Album: Going to a Go-Go
. . .
Well, after over a month of The Smiths, I’m just glad that we can move on to other music that isn’t about being sad and miserable, you know?
And so today, let’s talk about ::checks notes:: oh. Huh . . . welp, “Tracks of My Tears” by Smokey Robinson and The Miracles, which is all about being sad and miserable. Also, I just realized that the song that was immediately before the long Smiths run was “Drown in My Own Tears” by The Smithereens and not only did none of the Smiths songs have “tears” in the title, the only one I can remember that specifically talked about crying was “How Soon is Now?”
ANYWAYS, “Tracks of My Tears” came out around the time that The Miracles rebranded themselves around their lead singer, and has always been a song which I underrated, mostly because it’s the John The Baptist to “Tears of A Clown,” about which more in a couple of days. But that’s not fair to “Tracks of My Tears,” which opens with an understated guitar by co-writer Marv Tarplin and the other Miracles — Claudette Rogers Robinson, Pete Moore (who also got co-writing credit), Ronnie White and Bobby Rogers — setting up the first verse with a gorgeous “Tu do do do, tu do do do, tu do do do, tu do do do do do do”, after which Smokey comes in.
People say I’m the life of the party
‘Cause I tell a joke or two
Although I might be laughing loud and hearty
Deep inside I’m blue
And then, as the full orchestral force of Motown kicks in, Smokey, with the Miracles adding harmonies and counterpoint, sublimely sings the chorus.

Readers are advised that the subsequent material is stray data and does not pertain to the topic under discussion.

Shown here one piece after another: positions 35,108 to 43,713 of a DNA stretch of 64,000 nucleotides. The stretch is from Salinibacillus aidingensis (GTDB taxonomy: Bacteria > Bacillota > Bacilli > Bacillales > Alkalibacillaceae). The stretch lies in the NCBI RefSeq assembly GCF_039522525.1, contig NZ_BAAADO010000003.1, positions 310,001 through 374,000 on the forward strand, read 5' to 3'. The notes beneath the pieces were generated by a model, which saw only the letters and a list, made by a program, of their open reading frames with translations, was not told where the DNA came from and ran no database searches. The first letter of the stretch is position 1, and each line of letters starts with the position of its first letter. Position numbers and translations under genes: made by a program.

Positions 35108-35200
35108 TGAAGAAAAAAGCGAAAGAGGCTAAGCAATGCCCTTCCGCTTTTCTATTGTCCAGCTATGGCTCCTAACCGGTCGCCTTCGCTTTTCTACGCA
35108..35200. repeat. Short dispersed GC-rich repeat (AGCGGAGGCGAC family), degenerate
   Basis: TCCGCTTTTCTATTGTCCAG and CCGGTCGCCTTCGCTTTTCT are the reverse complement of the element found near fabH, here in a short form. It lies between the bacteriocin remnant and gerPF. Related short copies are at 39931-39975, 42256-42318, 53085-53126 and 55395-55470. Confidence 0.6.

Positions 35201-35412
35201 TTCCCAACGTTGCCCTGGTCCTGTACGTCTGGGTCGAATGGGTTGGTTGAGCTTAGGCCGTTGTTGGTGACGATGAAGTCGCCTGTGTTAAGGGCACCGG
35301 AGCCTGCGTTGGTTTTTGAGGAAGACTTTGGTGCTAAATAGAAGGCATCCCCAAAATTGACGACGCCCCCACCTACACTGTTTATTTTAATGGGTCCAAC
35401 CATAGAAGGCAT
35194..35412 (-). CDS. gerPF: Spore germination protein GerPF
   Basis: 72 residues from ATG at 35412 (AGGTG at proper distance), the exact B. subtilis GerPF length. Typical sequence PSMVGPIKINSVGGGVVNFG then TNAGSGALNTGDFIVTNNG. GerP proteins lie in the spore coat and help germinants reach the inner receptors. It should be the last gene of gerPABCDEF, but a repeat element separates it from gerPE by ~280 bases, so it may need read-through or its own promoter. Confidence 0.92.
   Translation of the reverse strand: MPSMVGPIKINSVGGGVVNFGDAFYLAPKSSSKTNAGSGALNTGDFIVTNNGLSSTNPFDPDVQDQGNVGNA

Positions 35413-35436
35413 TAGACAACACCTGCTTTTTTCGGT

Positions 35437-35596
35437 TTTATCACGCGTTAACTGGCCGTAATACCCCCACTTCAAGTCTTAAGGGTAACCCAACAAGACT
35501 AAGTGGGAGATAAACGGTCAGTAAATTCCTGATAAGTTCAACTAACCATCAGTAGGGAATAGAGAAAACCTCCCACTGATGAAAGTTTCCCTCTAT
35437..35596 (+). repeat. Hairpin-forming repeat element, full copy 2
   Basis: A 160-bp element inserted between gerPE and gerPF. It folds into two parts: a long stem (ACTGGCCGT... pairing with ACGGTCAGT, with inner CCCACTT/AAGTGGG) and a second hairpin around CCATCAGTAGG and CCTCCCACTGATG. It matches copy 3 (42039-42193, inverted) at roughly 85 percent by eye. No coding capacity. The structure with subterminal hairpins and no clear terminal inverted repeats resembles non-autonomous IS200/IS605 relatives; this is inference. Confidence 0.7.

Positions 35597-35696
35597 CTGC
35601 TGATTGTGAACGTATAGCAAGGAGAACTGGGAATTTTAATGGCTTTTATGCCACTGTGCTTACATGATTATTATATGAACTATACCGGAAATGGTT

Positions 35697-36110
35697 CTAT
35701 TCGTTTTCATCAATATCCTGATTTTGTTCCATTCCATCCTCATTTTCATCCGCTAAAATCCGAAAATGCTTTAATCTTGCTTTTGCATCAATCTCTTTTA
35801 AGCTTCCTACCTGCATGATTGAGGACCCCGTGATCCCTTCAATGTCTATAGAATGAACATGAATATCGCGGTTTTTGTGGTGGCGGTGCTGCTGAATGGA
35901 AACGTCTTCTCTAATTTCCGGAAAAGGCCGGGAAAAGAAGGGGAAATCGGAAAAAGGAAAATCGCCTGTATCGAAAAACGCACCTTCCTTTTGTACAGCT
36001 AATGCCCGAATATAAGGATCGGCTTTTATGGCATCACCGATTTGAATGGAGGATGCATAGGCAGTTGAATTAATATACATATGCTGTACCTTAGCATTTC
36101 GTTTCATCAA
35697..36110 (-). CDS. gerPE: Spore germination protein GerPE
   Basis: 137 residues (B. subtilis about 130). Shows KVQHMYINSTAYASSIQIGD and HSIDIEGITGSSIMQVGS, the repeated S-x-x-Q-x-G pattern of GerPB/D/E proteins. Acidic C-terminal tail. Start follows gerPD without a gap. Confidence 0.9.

So take a good look at my face
You’ll see my smile looks out of place
If you look closer, it’s easy to trace
The tracks of my tears
This is followed by an awesome call-and-response:
I need you
And so it goes, another verse and chorus, all of which leads to the bridge, which goes from meandering to perfectly syncopated in the blink of an eye.
(Outside) I’m masquerading
(Inside) my hope is fading
Just a clown, oh yeah, since you put me down
My smile is my make up I wear since my break up with you
It goes without saying that the Funk Brothers totally nail every single beat of the stop-time at the end of that bridge, sending it all that much higher.
“Tracks of My Tears” didn’t chart as high as some of their previous singles did, stalling out at #16 on the Billboard Pop Charts, though it did make it to #2 on the R&B charts, and when it was re-released in the U.K. in 1969, made it all the way to #9 there. That said, its reputation has done nothing but grow over the decades, and now it’s regularly feted as one of Motown’s peaks, as well as one of the greatest songs ever recorded.
“The Tracks of My Tears”
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